Offred's real name is never revealed; demonstrates her position in society, similarly, Elizabeth is never given an opinion

    Sexuality and violation
    Themes of homosexuality - it could be interpreted that Frankenstein is homosexual (or at least bisexual) and that is why he is reluctant to marry Elizabeth, Moira is also a lesbian but her sexuality is denied by society, just as Frankenstein's is - is this a reaction to attitudes to homosexuality at the time of publication?
    Obviously violation is a key theme in Handmaid's as Offred is systematically "raped", however I'm struggling for a comparison in Frankenstein?

    Settings
    Frankenstein uses a range of well known settings, constantly on the move, from Geneva to the Orkney Islands to the Pole, however Handmaid's has an incredibly limited range of settings
    Havard University in Handmaid's - a recognisable location; a place for learning and for the sciences, ironic considering Offred cannot learn and the condemnation of science in Gilead?

    Narrators
    Male in Frankenstein, female in Handmaid's - differences in their interpretations of the world, however both have female authors; how could that influence the narrators?
    Multiple narrators in Frankenstein with a framed narrative, however only two in Handmaid's



    This is so bare bones its laughable but here's a starting point to continue on making your own comparisons and interpretations - good luck!!
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    (Original post by Merlinnn)
    Form and structure
    Both are impersonal; Frankenstein is a story passed from narrator to narrator and Handmaid's has untraceable origins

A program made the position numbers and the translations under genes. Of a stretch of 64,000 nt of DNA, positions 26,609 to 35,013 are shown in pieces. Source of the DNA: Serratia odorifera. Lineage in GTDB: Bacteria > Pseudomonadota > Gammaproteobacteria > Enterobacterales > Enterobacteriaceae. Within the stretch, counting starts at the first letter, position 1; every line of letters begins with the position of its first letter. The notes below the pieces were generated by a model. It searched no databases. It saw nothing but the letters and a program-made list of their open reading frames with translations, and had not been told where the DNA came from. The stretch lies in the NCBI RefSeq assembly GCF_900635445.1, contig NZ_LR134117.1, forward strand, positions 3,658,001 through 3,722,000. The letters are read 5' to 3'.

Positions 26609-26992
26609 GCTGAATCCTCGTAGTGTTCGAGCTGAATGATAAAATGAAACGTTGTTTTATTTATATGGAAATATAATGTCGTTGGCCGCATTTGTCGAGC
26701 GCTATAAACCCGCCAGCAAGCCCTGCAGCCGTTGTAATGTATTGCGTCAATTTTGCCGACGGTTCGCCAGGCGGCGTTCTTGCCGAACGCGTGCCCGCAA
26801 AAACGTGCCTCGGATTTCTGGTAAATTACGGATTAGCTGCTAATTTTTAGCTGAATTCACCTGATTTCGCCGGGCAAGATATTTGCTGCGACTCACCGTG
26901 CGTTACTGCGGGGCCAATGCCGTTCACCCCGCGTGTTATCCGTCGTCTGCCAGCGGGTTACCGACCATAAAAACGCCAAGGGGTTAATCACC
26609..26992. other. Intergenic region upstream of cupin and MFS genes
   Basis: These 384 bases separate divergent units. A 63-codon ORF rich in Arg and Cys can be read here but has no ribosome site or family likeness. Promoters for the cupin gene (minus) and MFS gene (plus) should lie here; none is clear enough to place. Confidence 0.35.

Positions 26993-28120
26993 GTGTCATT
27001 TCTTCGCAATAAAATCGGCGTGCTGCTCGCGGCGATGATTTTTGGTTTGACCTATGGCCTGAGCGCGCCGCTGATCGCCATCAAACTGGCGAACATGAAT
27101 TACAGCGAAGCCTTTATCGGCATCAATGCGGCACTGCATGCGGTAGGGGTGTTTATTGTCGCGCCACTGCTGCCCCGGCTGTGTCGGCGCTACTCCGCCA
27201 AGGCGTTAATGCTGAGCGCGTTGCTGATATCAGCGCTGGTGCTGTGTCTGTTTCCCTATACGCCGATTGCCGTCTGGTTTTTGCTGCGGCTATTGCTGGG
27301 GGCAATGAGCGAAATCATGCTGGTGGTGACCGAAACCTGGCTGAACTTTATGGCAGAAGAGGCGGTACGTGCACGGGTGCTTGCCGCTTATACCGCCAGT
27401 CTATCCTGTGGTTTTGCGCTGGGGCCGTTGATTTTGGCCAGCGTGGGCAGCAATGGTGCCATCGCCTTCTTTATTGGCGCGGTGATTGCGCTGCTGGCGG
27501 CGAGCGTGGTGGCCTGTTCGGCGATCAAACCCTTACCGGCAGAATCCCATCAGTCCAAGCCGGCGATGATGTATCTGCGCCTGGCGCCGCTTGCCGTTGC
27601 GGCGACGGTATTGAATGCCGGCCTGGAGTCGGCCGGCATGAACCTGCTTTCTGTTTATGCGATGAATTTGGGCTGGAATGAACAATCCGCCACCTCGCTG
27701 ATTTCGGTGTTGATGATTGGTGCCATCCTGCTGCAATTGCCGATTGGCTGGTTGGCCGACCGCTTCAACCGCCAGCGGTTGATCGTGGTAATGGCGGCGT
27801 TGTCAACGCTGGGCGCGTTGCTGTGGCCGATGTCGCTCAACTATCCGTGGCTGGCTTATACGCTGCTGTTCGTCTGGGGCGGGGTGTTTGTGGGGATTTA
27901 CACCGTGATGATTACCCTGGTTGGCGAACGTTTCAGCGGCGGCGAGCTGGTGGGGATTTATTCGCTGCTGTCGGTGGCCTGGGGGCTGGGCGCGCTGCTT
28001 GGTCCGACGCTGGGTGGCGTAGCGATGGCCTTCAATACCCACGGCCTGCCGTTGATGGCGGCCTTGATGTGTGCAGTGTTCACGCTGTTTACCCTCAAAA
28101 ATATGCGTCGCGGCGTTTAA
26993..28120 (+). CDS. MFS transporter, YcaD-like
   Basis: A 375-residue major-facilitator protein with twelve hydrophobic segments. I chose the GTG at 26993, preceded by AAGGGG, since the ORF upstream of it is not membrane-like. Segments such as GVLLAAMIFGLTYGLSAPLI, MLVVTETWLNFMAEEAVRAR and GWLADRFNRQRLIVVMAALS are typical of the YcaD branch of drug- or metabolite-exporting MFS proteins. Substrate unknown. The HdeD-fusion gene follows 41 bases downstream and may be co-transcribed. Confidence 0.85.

Both are told by another; Walton tells Frankenstein's story and Piexoto tells Offred's story
    Do both work as a raissoneur? (a spokeseperson, normally the main character, in a novel who voices the author's opinions)

    Alienation and isolation
    The monster was shunned and alienated by society, Offred was also shunned by society (for example, the econowives look down on her)

    Creation
    Frankenstein creates against the will of God, removing the need for a female, however in Handmaid's, they use God as an excuse for their equally unnatural reproduction

    Religious beliefs and values
    The role of women in Frankenstein was to be married, however in Handmaid's women are encouraged to have sex outside of marriage; this links to their opposing views on religion.
    Perhaps a response to religion at the time? - the Religious Right in 80s America and the strongly Christian society of the 1800s?

    Society and justice
    Both novels lack justice; neither Jeanine or Frankenstein get justice for what they have lost, Justine was killed unfairly just as the abortion doctors were